Ultralight Backpacking - Food

Published on Friday, August 7, 2020

In about 2001 or 2002 I read a book called "Beyond Backpacking - Ray Jardine's Guide to Lightweight Hiking", which set me on a path to being as light as possible. It came in very handy when I did my first section hike of the PCT, about 7 days, and I vaguely remember a total pack weight of about 25 lbs - with 4 litres of water. I was a broke college student then, so I guess clipping toothbrushes and straps really paid off. I also used a weird mesh hammock thing and I think a tarp of some kind. I have been "ultralight" ever since, even when renting equipment in Patagonia.

Anyways, the mindset has stuck 20 years later. I now am fortunate enough to have more funds to purchase better equipment, but always keen to read about recommendations on how to have a better experience and maybe even save a little weight.

Recently a series of videos was pasted on YouTube that touched on food, and they were terrific. I had always been pretty good about choosing which food to take. Here in Australia, my general rule of thumb was to try and get something as close to 2000kJ per 100g as possible, and then 4 or 5 stars. This insured I was getting calorie dense food, but with the videos mentioned above, I think I can now get the right calories.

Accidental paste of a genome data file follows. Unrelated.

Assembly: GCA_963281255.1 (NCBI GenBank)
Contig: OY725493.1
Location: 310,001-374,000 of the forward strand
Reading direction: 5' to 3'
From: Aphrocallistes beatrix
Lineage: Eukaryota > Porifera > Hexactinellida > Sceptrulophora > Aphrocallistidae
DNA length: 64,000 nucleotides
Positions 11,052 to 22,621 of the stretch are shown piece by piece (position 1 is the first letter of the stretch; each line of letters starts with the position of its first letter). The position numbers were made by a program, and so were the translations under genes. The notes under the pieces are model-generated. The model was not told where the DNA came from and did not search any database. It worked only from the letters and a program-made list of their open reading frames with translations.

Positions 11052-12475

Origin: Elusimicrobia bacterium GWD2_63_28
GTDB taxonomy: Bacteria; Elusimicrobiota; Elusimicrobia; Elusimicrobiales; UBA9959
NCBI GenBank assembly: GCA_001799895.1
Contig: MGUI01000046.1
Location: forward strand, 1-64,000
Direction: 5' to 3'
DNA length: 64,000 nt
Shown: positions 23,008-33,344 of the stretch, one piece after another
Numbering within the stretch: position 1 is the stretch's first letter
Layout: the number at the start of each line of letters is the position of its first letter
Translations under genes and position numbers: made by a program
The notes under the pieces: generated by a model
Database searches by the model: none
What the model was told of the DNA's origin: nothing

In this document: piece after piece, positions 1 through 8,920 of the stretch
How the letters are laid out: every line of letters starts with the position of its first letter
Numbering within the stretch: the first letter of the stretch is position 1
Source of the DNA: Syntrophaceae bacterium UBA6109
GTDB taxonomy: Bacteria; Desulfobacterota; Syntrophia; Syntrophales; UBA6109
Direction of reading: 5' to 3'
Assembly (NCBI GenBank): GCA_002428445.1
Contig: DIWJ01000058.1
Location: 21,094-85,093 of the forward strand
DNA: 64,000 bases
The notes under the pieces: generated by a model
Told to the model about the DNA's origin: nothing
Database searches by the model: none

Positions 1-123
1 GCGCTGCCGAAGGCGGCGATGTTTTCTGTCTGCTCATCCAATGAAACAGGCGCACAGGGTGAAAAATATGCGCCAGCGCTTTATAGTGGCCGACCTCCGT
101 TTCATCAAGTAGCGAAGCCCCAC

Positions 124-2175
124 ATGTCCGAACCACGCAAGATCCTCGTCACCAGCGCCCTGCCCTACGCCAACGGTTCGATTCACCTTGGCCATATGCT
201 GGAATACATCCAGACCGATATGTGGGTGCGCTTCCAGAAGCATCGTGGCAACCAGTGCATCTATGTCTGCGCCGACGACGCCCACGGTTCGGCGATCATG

I am pasting my notes below as reference purely for myself, although I might come back around and paste suitable options from Woolies or Coles that are suitable. If you have an hour or two, and like backpacking, then I really encourage you to have a watch.

Breakfast


Mixture of simple (high GI) and complex (low GI) carbs. Simple carbs hand off to complex carbs hand off to fats.


Ideal ratio for breakfast:


65% calories from fat

28% from carbs, ideally split complex/simple, maybe leaning to simple

7% from protein


Trail Food


Probably want something in the 5% - 15% calories from sugar range, unless eating smaller portions more often, and then 15% - 25%.


Ideal ratio for the trail:


65% calories from fat

28% from carbs, ideally split complex/simple, maybe leaning to complex

7% from protein


Recovery


  • Drink mix consumed within 15 minutes of finishing for the day.
  • Ideally a carb/protein ratio between 3:1 and 4:1. 
  • Avoid fat. 
  • Glucose and fructose around 3:1. 
  • Frog fuel (collagen) or hydrolysed whey isolate.


Dinner


Between 20 - 30g of high quality protein, the rest of calories rich in fat, and as close to bed time as possible for thermogenic effect.


In Practice


Here is a follow-up comment on what that might look like in practice:

Breakfast - a 2-serving Backpacker's Pantry Granola, 1240 Cal, 34g protein

Trail Snacks - your average Kind bar ranks as Light or Very Light, runs close to a 4:1 ratio and has an average 5g protein per 200 Cal, extrapolate for 1000 Cal of same or similar to get another 25g protein

Recovery Shake - Gatorade Recover packet and a Starbucks Via, gives the right ratio for 370 Cal and 21g protein

Dinner - Mountain House Chicken & Dumplings 2-serving pouch, 600 Cal and 33g protein